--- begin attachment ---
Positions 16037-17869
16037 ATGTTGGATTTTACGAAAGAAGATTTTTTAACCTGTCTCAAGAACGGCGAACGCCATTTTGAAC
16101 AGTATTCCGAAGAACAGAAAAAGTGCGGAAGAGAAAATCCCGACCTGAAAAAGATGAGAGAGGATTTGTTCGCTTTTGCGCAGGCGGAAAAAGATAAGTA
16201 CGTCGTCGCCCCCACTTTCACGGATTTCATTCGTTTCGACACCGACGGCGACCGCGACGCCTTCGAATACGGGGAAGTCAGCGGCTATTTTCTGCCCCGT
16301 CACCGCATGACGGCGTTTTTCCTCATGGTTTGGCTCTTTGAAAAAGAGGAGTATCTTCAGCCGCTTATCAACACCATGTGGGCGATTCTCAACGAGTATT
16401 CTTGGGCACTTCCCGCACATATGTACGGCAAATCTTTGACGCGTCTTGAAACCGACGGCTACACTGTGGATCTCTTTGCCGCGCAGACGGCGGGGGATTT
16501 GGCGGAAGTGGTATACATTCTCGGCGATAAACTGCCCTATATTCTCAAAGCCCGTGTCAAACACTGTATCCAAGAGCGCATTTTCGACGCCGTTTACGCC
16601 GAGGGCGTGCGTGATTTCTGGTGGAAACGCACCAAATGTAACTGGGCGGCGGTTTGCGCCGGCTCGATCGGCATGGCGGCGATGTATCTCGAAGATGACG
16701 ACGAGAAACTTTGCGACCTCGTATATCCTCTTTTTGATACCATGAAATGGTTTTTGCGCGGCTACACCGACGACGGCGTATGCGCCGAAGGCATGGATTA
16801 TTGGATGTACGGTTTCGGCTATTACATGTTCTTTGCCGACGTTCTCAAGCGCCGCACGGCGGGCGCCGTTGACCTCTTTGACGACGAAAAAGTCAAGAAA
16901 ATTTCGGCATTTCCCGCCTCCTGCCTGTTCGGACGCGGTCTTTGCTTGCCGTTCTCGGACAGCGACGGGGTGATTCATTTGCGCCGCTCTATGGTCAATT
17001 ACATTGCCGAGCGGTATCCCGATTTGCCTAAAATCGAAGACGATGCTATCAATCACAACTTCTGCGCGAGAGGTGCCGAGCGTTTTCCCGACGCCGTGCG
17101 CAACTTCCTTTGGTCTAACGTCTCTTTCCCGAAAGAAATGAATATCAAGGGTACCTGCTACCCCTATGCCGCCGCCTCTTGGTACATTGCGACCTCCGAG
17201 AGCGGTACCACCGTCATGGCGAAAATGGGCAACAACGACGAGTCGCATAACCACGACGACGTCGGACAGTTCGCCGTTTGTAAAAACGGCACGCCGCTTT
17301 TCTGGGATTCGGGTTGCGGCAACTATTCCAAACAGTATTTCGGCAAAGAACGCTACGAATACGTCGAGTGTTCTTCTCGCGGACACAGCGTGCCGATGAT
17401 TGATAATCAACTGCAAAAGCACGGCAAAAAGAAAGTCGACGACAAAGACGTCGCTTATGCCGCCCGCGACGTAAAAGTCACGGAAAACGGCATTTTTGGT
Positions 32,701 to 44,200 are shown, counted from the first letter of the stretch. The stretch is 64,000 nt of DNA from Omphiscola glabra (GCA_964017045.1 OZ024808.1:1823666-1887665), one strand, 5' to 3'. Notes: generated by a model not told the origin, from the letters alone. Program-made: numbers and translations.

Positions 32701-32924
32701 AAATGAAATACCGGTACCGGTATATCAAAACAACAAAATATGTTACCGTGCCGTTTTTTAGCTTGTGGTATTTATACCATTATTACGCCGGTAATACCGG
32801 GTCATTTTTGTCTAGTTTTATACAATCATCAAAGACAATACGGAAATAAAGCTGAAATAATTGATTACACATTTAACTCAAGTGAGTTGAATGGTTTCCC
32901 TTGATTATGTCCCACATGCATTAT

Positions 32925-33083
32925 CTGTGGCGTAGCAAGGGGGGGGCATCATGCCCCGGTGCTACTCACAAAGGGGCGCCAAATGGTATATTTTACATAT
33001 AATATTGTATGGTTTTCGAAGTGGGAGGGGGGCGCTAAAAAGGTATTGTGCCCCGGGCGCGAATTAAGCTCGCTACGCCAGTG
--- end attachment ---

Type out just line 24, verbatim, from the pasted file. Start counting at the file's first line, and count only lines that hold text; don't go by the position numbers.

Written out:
33001 AATATTGTATGGTTTTCGAAGTGGGAGGGGGGCGCTAAAAAGGTATTGTGCCCCGGGCGCGAATTAAGCTCGCTACGCCAGTG